Hollywood Learned All the Wrong Lessons From Avatar

Thirteen years ago, James Cameron’s 3-D epic shook the industry—not necessarily for the better.

Na'vi in 'Avatar'
Twentieth Century Fox / Pictorial Press / Alamy

When the director James Cameron was working on Avatar, he was holding the biggest bargaining chip imaginable. His last major feature, 1997’s Titanic, was the most successful film in Hollywood history, overcoming its budgetary woes and behind-the-scenes drama to become a box-office phenomenon unlike any other. Avatar was another risky bet in theory, an original sci-fi epic about nine-foot-tall blue aliens called the Na’vi who’d be rendered through advanced CGI and motion-capture technology. But still, this would be a James Cameron film—a fact the director said he had to remind the honchos of during production.

“The studio felt that the film should be shorter and that there was too much flying around on the ikran,” he told The New York Times, referring to one of Avatar’s many exotic alien beasts. “I just drew a line in the sand and said, ‘You know what? I made Titanic. This building that we’re meeting in right now, this new half-billion-dollar complex on your lot? Titanic paid for that, so I get to do this.” He was right to put his ego on the line: Upon its release in 2009, Avatar outgrossed Titanic to become Hollywood’s new No. 1 movie of all time. And now, after another long wait, Cameron is back with a sequel, subtitled The Way of Water, due out in December. To prime the pump, the original Avatar was rereleased in theaters last week. On rewatch, it’s clear why the movie was such an extraordinary hit 13 years ago, but the starker truth is how Hollywood has learned so few lessons from that success.

Cameron’s movies usually tend to go over budget, and reports of his combative on-set behavior are widely known; when studio reps balked at Titanic’s swelling cost, he told them, “If you want to cut my film, you’ll have to fire me, and to fire me, you’ll have to kill me.” But his intensity was in service of a specific vision—the action sequences in his films are legible and inventive in ways that few other blockbusters can offer, and each one featured advances in visual effects that made them a must-see experience on the big screen. Avatar’s grandest selling point was its use of 3-D technology, then a largely defunct cinema gimmick that Cameron helped revamp. But it’s perhaps telling that the industry embraced 3-D not because of its visual appeal, but because it would allow theaters to up-charge ticket buyers to combat flagging sales.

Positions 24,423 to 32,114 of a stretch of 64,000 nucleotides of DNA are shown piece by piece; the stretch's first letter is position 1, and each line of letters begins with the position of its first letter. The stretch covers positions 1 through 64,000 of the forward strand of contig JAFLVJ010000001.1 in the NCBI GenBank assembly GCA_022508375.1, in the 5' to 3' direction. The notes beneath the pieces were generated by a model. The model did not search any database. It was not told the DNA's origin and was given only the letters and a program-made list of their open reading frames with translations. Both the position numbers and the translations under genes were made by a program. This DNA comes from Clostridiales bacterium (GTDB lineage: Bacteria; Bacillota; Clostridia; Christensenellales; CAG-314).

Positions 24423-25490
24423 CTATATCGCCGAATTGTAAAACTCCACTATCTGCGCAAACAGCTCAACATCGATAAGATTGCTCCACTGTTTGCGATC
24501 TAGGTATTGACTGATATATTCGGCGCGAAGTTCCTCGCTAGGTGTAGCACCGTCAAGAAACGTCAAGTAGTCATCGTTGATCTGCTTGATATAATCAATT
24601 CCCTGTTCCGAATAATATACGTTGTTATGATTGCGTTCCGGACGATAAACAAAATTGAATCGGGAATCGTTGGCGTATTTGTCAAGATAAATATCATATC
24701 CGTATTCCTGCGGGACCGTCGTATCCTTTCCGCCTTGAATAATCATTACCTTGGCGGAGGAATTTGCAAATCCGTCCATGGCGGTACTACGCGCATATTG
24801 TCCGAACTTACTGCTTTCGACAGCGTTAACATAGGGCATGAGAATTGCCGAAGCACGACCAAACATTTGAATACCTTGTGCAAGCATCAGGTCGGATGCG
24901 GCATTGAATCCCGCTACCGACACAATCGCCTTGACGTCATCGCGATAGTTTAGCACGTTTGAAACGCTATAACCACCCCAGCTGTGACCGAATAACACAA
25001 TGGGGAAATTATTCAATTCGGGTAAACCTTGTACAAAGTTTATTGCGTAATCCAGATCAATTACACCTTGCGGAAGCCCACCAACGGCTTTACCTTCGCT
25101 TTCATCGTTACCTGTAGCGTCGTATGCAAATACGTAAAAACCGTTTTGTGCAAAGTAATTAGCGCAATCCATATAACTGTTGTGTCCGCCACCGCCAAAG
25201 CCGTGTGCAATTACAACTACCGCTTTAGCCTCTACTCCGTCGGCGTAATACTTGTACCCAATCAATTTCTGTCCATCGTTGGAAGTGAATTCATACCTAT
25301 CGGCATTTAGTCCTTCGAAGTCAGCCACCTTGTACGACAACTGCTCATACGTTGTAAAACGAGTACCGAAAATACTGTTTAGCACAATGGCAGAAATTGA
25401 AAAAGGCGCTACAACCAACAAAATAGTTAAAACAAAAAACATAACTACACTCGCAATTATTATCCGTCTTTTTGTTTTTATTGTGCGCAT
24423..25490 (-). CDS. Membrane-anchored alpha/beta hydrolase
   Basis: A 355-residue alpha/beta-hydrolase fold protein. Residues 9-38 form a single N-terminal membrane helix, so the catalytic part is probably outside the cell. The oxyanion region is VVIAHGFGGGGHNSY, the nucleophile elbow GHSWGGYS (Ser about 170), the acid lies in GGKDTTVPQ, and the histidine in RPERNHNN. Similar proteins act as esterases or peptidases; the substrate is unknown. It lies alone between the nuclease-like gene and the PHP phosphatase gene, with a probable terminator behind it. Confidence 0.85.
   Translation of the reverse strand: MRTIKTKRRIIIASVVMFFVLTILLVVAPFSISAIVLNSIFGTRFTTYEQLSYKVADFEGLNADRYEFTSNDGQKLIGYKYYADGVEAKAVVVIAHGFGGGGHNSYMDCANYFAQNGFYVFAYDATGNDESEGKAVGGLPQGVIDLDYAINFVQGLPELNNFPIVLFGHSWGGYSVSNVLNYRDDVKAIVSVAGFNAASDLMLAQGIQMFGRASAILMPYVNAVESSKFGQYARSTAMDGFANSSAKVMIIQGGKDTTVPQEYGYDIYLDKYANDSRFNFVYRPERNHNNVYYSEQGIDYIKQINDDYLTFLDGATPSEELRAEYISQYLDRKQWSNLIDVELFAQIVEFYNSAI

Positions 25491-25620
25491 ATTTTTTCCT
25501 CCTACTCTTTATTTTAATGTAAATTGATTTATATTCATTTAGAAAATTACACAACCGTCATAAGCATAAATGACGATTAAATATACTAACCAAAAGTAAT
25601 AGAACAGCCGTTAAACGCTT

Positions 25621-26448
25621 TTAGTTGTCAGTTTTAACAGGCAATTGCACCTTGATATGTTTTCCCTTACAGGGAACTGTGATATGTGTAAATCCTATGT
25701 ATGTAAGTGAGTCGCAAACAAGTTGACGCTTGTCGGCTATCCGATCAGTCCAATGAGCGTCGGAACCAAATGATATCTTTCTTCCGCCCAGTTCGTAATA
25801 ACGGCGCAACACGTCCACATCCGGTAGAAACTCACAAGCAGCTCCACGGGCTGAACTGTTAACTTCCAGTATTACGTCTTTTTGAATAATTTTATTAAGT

Like the original and The Way of Water, Avatar’s three upcoming sequels will be filmed with 3-D cameras and generally use the technology to enhance the otherworldliness of their setting: the alien moon Pandora, populated by the Na’vi and many fantastical animals. Seeing Avatar again on the big screen only emphasizes Cameron’s skill with visual depth and texture. Compare it with most contemporary blockbusters, and the difference is striking. Any recent advances in CGI have been undercut by the intense schedules franchise movies must adhere to, which has led to visual-effects artists voicing complaints about their workload and fans noticing the increased shoddiness of the final results. Many Marvel and DC movies have flat and lifeless action sequences set in parking lots or airplane hangars—the furthest thing from the mystical Day-Glo wonders of Pandora.